Bio: Curt Richardson, OtterBox Founder & Chairman
For OtterBox founder and chairman, Curt Richardson, entrepreneurial drive has always been a way of life. Inspired by his father who is a minister and worked side jobs such as carpentry, boat building and landscaping to provide for the family, Richardson quickly learned if you wanted something you had to earn it.
At a young age, Richardson always looked for creative business opportunities. In 5th grade, he organized neighborhood yard sales. In addition to selling his own things, he sold unwanted items from neighborhood kids and collected a percentage of the proceeds, something his brother refers to as the “first eBay®.” Richardson also made extra money by charging admission at a shooting gallery he set up in his garage.
In 7th grade, he started Curt’s Lawn Service in downtown Denver, Colo. Since he wasn’t old enough to drive, Richardson had to get creative on how to transport his equipment from job to job. He constructed a carrier system on a bike, similar to a side-car that helped him haul the mower and other equipment. From marketing the business, Richardson soon had more customers than he could keep up with so he hired another kid to help out. Business thrived so much that Richardson was even contacted by the IRS!
“My parents were amazing, they loved me and always encouraged me to reach my goals,” Richardson said. “They saw entrepreneurial traits in me at a young age and after taking my first machine shop class in high school, I knew that’s what I wanted to do.”
Richardson soon found himself in Fort Collins, Colo. on scholarship at the Earl C. Martin Academy of Industrial Science, but it wasn’t quite what he was looking for so at age 18, he started an apprenticeship at a local molding company. By 21, he had bought Genie Plastic Tooling and in 1981 he started Richardson Tool and Mold. Other ventures sprung up including Richardson Finch Manufacturing and Richardson International, where he imported molds from Taiwan, Hong Kong and Poland for Mattel®, Display Technology and other US companies. When the international excursion ended, Richardson went back to the basics…his garage. Associated Tooling Concepts was created and soon Richardson was approached by the Wilkerson Corporation to form Associated Molding. Compiling all this industry experience, Richardson created the first prototype of a waterproof case in his garage in the early 90’s and in 1998, OtterBox was born.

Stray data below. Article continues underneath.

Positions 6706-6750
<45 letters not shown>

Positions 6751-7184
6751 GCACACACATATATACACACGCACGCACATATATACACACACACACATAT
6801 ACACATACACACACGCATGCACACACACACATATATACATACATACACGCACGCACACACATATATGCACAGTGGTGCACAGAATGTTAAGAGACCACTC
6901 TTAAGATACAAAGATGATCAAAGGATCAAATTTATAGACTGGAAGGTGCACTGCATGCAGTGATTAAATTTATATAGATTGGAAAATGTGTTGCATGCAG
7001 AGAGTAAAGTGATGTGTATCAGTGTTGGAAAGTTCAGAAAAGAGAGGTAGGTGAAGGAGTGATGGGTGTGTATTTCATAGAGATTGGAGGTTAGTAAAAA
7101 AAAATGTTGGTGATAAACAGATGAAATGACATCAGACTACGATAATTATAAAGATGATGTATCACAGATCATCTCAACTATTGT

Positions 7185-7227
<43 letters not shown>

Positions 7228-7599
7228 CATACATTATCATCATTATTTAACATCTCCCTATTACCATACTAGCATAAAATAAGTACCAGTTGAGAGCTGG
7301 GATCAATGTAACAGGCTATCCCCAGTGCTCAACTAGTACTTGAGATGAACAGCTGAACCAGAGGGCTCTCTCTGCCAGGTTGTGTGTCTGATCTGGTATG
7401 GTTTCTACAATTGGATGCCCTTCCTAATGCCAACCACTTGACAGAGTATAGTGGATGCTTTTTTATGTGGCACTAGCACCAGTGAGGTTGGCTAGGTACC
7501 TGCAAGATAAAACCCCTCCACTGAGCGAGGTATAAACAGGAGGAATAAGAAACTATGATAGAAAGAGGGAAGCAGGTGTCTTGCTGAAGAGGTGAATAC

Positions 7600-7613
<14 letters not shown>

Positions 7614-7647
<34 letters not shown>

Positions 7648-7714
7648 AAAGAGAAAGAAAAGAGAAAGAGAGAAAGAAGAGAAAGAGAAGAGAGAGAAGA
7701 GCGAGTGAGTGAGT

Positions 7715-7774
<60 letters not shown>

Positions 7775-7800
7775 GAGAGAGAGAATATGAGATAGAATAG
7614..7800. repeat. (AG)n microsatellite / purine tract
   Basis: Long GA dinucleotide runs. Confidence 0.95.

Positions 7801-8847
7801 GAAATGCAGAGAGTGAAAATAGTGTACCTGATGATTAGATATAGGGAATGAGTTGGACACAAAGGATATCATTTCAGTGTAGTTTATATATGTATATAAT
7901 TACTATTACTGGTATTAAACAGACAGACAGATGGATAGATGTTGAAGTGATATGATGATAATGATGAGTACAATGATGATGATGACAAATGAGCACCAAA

“Credit for the name ‘OtterBox’ goes to my partner of 27 years, my wife, Nancy,” Richardson said. “Nancy has always been my sounding board and she has more intuition than anyone I know. I should have listened to her more through the years; it would have saved me a lot of pain and agony.”
“They saw entrepreneurial traits in me at a young age and after taking my first machine shop class in high school, I knew that’s what I wanted to do.”
For Richardson, family has always been an important part of the OtterBox story. Without the support of Nancy and their sons, Josh and Jonathan (J.C.), the company would not exist today.
“After the OtterBox box line took off, we heard customers wanted to interact with their device through the case so we created a custom PDA line. The case incorporated an interactive screen membrane so users could access controls,” Richardson said. “Listening to our customers has been instrumental to our success and over the years we’ve evolved to the handheld cases we make today.”
In 1999, Richardson became involved with E-Myth. Entrepreneurial Myth refers to the idea that most businesses fail because the founders are “technicians” and are not managers or entrepreneurs, rather they are just inspired to start a business without knowledge of how successful businesses run.
“One of my greatest mentors is Donna Uzelac who has coached me in the ways of E-Myth for years,” explains Richardson. “There have been times where I’ve struggled as a business person because I was the one doing things. I was a technician, working in the business rather than on the business. I not only was a great firefighter, I was an even a better arsonist. By developing an understanding of E-Myth, OtterBox turned to the idea that systems run the company and people run the systems.”
Another role model for Richardson is Tom Paterson, founder of the Paterson Process™. After being introduced to Paterson as well as the processes, systems and strategic planning, Richardson began to use it in conjunction with E-Myth principles.
“I’m always looking for ways to create and build my business. Most other processes are somewhat shallow. They talk about the trophy at end of race, but nobody talks about training for the race,” Richardson said. “Just having an ‘entrepreneurial flare up’ doesn’t mean you know how to run a business. It’s about creating a culture where people want to work for your company, they believe in what they are doing and customers want to be a part of that too.”
“My role over the years has certainly changed from producing molds in my garage to heading a growing company. OtterBox is succeeding on all fronts and it’s amazing to see our culture thrive. The biggest reward by far however is watching employees grow to fulfill their dreams.”
It’s hard to say exactly where OtterBox will be in years to come, but with Richardson’s desire to continually evolve into new markets, the sky is the limit. With the latest exploration in handheld technology, OtterBox has an incredible opportunity to serve a massive population—that is, anyone who owns a cell phone and wants to protect it. With millions owning such devices worldwide, OtterBox hasn’t even scratched the surface.